What are you going to eat while waiting for those Halloween trick-or-treaters? Too often I dip into the candy bowl (many times) as I wait for the doorbell to ring. But this year, I’ll have an alternative snack that is both delicious and much healthier – roasted pumpkin seeds.
Packed with iron and protein, pumpkin seeds, also called pepitas, can be eaten whole or shelled, raw or roasted. My 3½ pound pumpkin (used for the pumpkin butter that we’re still enjoying) yielded about 1 cup of whole seeds. Here are raw hulled and whole seeds.
Before I get to the roasting recipe, here are a few pumpkin seed-roasting tips:
- Hulling pumpkin seeds. Unless you find a trick that I didn’t, don’t bother shelling your own seeds (before roasting) using the 30-minute boiling method. In the first place, the shells are healthy and quite edible. Secondly, this method requires you to first crack the shells using a rolling pin. I couldn’t figure out how to do that. Third, even if you can do it, why bother? If you really want shelled seeds, buy them that way or crack them after roasting.
- Simmering pumpkin seeds before roasting. I tried a suggestion from Elise Bauer of Simply Recipes; simmering whole pumpkin seeds in salted water for 10 minutes before roasting them to make them extra crispy. I think her tip does work, but the difference in crispiness is not huge. I included it as an optional step.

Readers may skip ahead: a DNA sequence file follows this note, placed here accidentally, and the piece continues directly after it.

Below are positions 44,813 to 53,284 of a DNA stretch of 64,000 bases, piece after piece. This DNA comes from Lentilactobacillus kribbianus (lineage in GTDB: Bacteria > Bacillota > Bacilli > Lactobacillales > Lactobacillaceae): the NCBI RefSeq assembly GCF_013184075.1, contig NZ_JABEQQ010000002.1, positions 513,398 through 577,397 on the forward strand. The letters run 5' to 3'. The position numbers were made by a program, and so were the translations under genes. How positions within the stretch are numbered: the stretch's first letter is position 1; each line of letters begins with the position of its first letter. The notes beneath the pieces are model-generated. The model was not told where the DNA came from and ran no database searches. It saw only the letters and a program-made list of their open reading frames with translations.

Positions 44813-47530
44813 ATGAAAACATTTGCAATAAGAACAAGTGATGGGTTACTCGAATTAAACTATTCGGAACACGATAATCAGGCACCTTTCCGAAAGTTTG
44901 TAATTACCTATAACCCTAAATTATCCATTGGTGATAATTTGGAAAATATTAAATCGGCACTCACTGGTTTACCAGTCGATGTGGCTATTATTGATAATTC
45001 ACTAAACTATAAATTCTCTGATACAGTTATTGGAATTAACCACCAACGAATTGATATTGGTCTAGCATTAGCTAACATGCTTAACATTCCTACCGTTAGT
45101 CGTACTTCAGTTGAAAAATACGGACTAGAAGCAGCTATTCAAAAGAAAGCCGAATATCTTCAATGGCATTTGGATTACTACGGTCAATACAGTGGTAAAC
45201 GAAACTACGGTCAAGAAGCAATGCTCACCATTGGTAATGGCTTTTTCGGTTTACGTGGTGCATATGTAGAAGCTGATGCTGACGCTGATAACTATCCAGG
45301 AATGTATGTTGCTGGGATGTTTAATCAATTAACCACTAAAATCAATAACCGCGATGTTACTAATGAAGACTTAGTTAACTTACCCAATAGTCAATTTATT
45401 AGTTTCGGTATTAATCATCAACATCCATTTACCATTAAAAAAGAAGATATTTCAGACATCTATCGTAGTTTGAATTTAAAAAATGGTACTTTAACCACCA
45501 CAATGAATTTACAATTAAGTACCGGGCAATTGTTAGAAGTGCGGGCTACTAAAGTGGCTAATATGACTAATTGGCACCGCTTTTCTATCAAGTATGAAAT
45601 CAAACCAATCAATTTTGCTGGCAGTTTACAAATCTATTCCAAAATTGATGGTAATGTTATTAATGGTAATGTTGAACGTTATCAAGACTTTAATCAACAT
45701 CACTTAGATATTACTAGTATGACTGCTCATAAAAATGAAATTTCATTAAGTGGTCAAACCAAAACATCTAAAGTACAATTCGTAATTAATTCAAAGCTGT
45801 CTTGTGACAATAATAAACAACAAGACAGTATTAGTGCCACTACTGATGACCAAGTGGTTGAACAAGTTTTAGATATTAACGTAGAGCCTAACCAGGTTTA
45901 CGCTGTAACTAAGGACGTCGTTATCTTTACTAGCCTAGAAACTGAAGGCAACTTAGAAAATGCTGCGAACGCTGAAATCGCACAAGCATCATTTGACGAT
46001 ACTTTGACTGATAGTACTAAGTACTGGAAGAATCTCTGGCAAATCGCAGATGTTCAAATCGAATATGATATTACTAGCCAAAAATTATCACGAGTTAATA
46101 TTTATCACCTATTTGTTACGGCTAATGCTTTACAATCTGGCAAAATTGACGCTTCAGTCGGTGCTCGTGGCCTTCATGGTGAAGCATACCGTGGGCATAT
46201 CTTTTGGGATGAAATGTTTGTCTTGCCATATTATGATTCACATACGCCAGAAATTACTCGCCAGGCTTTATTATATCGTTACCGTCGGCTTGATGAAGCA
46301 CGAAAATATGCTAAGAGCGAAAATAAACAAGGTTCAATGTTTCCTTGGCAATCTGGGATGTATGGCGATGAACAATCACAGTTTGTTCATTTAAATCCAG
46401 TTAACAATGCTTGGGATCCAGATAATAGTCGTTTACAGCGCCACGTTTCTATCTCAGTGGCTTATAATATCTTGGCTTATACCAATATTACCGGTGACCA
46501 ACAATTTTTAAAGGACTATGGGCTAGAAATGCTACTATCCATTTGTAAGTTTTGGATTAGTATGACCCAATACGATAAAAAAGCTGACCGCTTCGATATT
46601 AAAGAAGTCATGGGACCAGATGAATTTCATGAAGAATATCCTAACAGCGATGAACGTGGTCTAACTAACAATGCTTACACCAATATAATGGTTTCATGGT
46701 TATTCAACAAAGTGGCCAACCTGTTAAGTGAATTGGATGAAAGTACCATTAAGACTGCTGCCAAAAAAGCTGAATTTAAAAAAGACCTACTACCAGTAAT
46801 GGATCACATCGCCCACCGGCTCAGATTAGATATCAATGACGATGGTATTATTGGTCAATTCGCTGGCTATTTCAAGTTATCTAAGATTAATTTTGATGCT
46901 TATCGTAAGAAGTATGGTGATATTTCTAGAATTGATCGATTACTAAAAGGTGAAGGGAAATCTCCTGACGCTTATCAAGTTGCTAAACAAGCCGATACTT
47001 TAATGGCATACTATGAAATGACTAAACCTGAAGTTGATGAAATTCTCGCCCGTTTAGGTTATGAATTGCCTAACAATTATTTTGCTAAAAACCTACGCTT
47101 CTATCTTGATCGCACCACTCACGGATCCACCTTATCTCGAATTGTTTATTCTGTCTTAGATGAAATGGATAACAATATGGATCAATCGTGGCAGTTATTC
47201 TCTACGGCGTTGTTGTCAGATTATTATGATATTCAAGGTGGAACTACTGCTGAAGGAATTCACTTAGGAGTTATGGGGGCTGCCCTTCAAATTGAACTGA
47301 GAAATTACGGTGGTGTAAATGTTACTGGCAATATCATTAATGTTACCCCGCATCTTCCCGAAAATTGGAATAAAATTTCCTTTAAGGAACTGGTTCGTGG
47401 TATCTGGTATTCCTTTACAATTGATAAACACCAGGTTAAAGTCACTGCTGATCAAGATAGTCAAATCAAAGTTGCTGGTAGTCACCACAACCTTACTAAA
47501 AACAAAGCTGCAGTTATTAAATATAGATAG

Roasted Sweet and Salty Pumpkin Seeds
Serving 1 cup Cost – $.50 if you already have the pumpkin.
- 1 cup whole pumpkin seeds
- 1 tablespoon oil
- 1½ tablespoons of maple syrup
- Coarse sea salt or kosher salt
- Freshly ground pepper
- Measuring spoons
- Baking sheet
- Parchment paper (optional)
- Colander or strainer
- (Optional step) Put the seeds in a pot with 4 cups of water and 1½ tablespoons of salt. Bring the water to a boil and lower the heat to keep it simmering for 10 minutes. Drain the seeds.
- Dry the pumpkin seeds on a dishtowel or use the low, slow oven drying method above.
- Pour the seeds into the bowl, add the oil and toss until all the seeds are covered. Then add the maple syrup and sprinkle with salt and pepper. Go easy on the salt if you simmered them in the salted water.
- Spread the pumpkin seeds on the baking sheet in a single layer. I use parchment paper because I hate cleaning the oil off after roasting, but if you don’t have any, you can use a “naked” baking sheet, as long as the pumpkin seeds are well covered with oil.
- Roast them for approximately 20 minutes, turning them once mid-way through. In looking around online, I found roasting temperatures (for whole pumpkin seeds) that varied from 325 degrees to 400 degrees. I chose 350 degrees because that is the temperature I often use for roasting nuts. The seeds on the left were simmered in water, while the ones on the right were not. The simmering process seemed to reduce the roasting time. I let the ones on the right get a bit overdone; they roasted for 30 minutes, but 25 minutes would have been optimal.If your seeds are larger (from a larger, decorative pumpkin) they will take longer to roast. However, I saw one reference (from Whole Foods nutrition information) suggesting that roasting for longer than 20 minutes may create harmful changes in pumpkin fats. So, for larger seeds, consider raising the oven temperature to 375 or even 400 degrees to keep the roasting time to 20 minutes or less.